Last week, I returned from Ghana, where BioMed Central and ComputerAid were running the 2nd annual Open
Access Africa conference. The conference was hosted by Kwame Nkrumah University of Science and
Technology (KNUST) and ran like clockwork due to the outstanding efforts of
the University Librarian, Helena Asamoah-Hassan, and her team. Mrs Asamoah-Hassan
is a leader in open access developments in Africa ; KNUST implemented the first
Institutional Repository in
Ghana, was the first Foundation
Member of BioMed Central, and the
Vice Chancellor is in the process of signing the Berlin Declaration. On these merits it was a really
appropriate venue to hold the conference.
I have been to a lot of open access talks over the last
years, and these days rarely hear much that makes me sit up and listen. This
conference was different. Here were a group of exceptionally motivated people,
doing extraordinary things with few resources and showing how open access
really can change lives. It was inspiring. It also raised some questions to
The need for African based open access journals, and the issues
with funding them, was a theme throughout the conference. African journals
publish research which is relevant to Africa and needs to be accessible to
other African researchers. Lesley Chan from Bioline used the example
of Professor Mary Abukutsa-Onyango’s
research into African indigenous vegetables, as an example of why important research relevant to the continent
needs to be published in open access journals, which can be read and the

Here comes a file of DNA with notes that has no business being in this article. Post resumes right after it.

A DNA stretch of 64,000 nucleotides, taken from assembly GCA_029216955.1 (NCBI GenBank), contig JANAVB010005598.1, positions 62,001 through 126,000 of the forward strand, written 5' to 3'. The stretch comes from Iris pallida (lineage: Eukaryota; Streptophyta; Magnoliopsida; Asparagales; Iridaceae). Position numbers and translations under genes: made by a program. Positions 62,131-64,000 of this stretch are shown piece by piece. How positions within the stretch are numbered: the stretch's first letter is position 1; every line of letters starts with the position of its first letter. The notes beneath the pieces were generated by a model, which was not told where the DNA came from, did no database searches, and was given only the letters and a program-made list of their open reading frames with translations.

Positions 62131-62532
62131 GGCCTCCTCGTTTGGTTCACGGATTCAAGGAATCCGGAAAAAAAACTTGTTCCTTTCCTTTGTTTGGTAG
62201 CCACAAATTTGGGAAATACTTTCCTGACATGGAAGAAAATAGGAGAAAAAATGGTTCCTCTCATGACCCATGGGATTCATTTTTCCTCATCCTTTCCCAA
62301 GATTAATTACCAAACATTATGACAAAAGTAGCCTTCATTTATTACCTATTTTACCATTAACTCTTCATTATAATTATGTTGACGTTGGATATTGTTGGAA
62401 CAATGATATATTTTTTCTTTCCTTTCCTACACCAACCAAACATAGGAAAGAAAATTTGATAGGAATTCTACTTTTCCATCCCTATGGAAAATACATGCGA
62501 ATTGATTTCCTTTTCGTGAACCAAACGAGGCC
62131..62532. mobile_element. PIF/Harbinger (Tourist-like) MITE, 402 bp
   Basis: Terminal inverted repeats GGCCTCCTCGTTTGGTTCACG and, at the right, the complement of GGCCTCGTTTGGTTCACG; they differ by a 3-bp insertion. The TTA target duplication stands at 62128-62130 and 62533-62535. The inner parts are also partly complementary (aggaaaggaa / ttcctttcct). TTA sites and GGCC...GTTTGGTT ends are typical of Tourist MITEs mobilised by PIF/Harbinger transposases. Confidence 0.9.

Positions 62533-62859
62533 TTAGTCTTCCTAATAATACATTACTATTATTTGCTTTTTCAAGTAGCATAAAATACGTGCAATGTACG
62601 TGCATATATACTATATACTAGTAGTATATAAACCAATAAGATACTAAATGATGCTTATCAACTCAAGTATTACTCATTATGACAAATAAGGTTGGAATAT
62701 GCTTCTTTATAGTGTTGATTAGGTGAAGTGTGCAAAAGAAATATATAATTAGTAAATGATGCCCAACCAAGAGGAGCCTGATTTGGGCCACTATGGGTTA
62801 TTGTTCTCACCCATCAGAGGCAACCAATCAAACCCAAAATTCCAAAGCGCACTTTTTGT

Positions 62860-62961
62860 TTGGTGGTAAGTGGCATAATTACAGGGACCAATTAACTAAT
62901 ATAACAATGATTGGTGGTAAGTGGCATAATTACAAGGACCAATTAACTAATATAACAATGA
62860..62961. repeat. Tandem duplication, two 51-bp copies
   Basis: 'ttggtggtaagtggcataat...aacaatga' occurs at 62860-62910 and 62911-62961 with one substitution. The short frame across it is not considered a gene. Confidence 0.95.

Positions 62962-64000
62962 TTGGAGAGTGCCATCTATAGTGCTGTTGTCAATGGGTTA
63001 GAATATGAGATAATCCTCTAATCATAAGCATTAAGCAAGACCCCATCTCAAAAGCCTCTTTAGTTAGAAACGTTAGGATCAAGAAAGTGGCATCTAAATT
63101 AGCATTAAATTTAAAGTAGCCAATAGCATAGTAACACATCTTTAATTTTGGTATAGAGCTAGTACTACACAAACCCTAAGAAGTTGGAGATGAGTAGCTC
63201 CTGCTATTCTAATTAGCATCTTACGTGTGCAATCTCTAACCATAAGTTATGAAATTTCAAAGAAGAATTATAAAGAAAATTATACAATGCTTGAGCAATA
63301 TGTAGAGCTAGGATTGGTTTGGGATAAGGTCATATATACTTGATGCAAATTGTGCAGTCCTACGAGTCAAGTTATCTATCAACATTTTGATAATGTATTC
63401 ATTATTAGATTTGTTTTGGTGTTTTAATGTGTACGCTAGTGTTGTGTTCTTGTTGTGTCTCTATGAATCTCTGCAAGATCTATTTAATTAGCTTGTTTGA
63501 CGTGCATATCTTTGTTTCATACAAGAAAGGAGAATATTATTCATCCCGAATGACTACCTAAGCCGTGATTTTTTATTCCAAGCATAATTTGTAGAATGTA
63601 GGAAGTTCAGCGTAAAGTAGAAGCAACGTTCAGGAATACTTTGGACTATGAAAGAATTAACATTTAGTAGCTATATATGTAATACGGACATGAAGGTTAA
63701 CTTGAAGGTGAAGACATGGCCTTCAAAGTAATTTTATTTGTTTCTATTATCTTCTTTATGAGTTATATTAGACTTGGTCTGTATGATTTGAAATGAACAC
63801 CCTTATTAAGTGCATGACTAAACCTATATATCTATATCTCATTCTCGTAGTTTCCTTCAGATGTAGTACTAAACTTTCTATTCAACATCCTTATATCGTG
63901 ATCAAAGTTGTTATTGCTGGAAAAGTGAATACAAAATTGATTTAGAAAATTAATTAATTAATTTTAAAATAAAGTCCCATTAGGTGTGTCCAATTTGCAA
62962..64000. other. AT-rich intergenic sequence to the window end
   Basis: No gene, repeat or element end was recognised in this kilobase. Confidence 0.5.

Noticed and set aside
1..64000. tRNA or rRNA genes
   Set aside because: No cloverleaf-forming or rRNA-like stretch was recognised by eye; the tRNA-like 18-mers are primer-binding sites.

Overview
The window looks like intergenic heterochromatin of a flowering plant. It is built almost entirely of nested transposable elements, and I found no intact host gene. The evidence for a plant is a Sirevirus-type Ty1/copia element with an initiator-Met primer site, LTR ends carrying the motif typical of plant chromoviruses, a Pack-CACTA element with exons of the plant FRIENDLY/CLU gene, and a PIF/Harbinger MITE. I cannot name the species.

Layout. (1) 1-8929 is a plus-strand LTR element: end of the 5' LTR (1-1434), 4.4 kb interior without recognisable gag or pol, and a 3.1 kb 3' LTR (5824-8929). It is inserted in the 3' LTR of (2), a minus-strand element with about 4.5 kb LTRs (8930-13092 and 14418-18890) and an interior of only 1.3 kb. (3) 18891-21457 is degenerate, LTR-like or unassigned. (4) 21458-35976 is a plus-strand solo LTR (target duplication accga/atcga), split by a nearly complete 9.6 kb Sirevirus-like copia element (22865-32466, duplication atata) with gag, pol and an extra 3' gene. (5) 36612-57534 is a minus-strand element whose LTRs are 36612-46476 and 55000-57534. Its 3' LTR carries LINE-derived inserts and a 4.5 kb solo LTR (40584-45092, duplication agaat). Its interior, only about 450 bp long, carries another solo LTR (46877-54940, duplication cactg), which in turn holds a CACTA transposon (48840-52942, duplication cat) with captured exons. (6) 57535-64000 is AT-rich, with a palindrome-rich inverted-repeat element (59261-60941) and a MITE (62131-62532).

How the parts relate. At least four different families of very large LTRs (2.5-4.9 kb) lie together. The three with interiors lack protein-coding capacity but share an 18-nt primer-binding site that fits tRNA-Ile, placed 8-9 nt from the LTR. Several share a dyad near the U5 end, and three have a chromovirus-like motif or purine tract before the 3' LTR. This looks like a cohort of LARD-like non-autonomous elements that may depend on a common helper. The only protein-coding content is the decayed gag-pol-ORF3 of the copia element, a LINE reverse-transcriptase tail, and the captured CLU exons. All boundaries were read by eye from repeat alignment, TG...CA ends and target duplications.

results applied in Africa.
There is much support for African journals to be published under
an open access model, but this does raise the question of sustainability. Many open access publishers, such as BioMed
the Article Processing Charge (APC) automatically for researchers in
low-income countries. However, as open access gains momentum in these
countries, this may not remain a sustainable option, so it was interesting to
hear the Vice Dean of the Medical School at KNUST, Yaw Adu-Sarkodie, saying that he would always pay the APC when his work has
the funding to do so even if he was offered a waiver, enabling others who did
not have funding to get published.
Another aspect of this was raised by Raoul Kamadjeu who
founded and runs the Pan African Medical Journal
, an open access journal. Only a couple of years old, it is an outstanding success, having received over 800 submissions
this year alone. However with this success,
it needs urgently to consider how it will fund itself in the future. He
asks “with the international publishers granting waivers to African authors,
how can I persuade them to pay an APC?”.
A conversation needs to continue on these issues.
Institutional Repositories are playing a big part in making
African research open and in raising the visibility of the research in many
universities, and we were presented with interesting views of experiences of
building repositories from Helena Asamoah-Hassan of KNUST and from Irene Ochyancha from the United Nations Economic Commission for
Africa (UNECA). It was especially exciting for us to hear from Pablo de
Castro that the new Institutional Repository
built at the University of Khartoum was a direct result of a meeting held at
Open Access Africa conference.
At this conference, many more relationships were forged and
ideas hatched. New open access groups were formed at the conference for Nigeria
and Ghana. We look forward to hearing next year at Open Access Africa 2012
about the blossoming of open access in Africa, and the new developments which
will doubtless have been born at this conference.